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God's-Acre! Yes, that blessed name imparts

Comfort to those, who in the grave have sown The seed, that they had garnered in their hearts,

Their bread of life, alas! no more their own.

Into its furrows shall we all be cast,

In the sure faith, that we shall rise again
At the great harvest, when the archangel's blast

Shall winnow, like a fan, the chaff and grain.

Then shall the good stand in immortal bloom,

In the fair gardens of that second birth ; And each bright blossom mingle its perfume

With that of flowers which never bloomed on earth.

With thy rude ploughshare, Death, turn up the sod,

And spread the furrow for the seed we sow; This is the field and Acre of our God,

This is the place, where human harvests grow!

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RIVER! that in silence windest

Through the meadows, bright and free, Till at length thy rest thou findest

In the bosom of the sea !

Four long years of mingled feeling,

Half in rest, and half in strife, I have seen thy waters stealing

Onward, like the stream of life.

Thou hast taught me, Silent River!

Many a lesson, deep and long; Thou hast been a generous giver;

Oft in sadness and in illness,

I have watched thy current glide, Till the beauty of its stillness

Overflowed me, like a tide.

And in better hours and brighter,

When I saw thy waters gleam,
I have felt my heart beat lighter,

And leap onward with thy stream.

Not for this alone I love thee,

Nor because thy waves of blue From celestial seas above thee

Take their own celestial hue.

Where yon shadowy woodlands hide thee,

And thy waters disappear,
Friends I love have dwelt beside thee,

And have made thy margin dear.

More than this;—thy name reminds me

Of three friends, all true and tried; And that name, like magic, binds me

Closer, closer to thy side.

Friends my soul with joy remembers !

How like quivering flames they start, When I fan the living embers

On the hearth-stone of my heart!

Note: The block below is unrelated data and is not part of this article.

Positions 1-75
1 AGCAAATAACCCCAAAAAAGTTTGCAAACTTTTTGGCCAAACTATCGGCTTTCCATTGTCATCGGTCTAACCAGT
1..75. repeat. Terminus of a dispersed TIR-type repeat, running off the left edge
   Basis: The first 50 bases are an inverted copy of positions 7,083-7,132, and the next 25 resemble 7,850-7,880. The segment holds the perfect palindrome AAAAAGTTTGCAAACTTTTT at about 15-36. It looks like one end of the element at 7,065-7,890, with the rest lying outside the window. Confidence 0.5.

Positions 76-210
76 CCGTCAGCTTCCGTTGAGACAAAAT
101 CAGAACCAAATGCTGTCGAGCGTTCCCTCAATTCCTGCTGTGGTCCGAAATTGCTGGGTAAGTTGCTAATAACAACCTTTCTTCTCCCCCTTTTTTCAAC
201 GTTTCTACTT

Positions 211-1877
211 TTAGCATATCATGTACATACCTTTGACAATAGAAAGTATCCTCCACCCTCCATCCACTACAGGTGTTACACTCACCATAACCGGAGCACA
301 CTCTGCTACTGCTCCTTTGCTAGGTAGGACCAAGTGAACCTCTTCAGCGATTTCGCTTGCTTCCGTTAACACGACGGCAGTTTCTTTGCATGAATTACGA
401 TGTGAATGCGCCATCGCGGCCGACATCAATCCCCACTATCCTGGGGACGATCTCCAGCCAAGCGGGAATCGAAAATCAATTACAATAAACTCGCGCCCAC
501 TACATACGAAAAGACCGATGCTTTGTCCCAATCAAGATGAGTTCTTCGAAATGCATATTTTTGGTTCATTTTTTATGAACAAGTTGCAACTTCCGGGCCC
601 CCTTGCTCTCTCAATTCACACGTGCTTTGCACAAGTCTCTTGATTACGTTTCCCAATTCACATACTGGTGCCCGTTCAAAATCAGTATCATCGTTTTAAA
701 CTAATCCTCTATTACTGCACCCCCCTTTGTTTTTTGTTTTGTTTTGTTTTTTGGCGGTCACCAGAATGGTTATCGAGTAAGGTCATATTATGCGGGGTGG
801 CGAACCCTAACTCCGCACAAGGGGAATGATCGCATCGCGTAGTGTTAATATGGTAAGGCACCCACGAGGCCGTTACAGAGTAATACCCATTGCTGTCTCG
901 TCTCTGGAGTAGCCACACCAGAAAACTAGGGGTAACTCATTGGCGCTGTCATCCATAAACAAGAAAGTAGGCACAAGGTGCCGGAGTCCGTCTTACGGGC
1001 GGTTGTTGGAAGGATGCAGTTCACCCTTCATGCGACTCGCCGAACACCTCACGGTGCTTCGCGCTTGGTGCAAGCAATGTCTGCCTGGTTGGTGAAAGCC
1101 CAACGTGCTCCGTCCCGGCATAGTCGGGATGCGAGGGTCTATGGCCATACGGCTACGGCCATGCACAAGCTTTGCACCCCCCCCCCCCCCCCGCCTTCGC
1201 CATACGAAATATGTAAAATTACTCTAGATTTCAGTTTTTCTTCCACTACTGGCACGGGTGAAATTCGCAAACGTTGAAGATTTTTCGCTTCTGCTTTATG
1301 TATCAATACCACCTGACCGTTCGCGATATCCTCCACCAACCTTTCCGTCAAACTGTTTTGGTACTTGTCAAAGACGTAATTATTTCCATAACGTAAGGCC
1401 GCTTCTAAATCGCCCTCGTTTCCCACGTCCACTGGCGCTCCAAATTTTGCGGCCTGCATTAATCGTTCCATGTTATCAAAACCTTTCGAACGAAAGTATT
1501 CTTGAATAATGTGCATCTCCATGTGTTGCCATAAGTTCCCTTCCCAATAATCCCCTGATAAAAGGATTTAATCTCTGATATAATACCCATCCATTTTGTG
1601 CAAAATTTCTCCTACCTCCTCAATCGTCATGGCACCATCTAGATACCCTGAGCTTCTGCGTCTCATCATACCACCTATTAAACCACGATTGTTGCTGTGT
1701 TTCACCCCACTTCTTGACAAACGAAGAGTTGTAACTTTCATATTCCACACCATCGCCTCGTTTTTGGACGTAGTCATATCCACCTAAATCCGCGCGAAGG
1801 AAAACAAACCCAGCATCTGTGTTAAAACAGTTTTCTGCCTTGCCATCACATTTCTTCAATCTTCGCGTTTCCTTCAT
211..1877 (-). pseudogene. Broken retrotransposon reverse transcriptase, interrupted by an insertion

'Tis for this, thou Silent River!

That my spirit leans to thee; Thou hast been a generous giver,

Take this idle song from me.


Blind Bartimeus at the gates
Of Jericho in darkness waits;
He hears the crowd ;-he hears a breath
Say, “It is Christ of Nazareth!”
And calls, in tones of agony,
Incoī, élénoór ue !

The thronging multitudes increase ;
Blind Bartimeus, hold thy peace!
But still, above the noisy crowd,
The beggar's cry is shrill and loud ;
Until they say, “He calleth thee!”
Odpoce, yelpai, suvei ge!

Then saith the Christ, as silent stands
The crowd, “What wilt thou at my hands?”
And he replies, “O give me light !
Rabbi, restore the blind man's sight!"
And Jesus answers, "Yaya :
'H niotic gov géowké oe!

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Filled is Life's goblet to the brim;
And though my eyes with tears are dim,
I see its sparkling bubbles swim,
And chaunt a melancholy hymn

With solemn voice and slow.

No purple flowers, —no garlands green,
Conceal the goblet's shade or sheen,
Nor maddening draughts of Hippocrene,
Like gleams of sunshine, flash between

Thick leaves of mistletoe.

This goblet, wrought with curious art,
Is filled with waters, that upstart,
When the deep fountains of the heart,
By strong convulsions rent apart,

Are running all to waste.

And as it mantling passes round,
With fennel is it wreathed and crowned,
Whose seed and foliage sun-imbrowned
Are in its waters steeped and drowned,

And give a bitter taste.

Above the lowly plants it towers,
The fennel, with its yellow flowers,
And in an earlier age than ours
Was gifted with the wondrous powers,

Lost vision to restore.

It gave new strength and fearless mood; And gladiators, fierce and rude,

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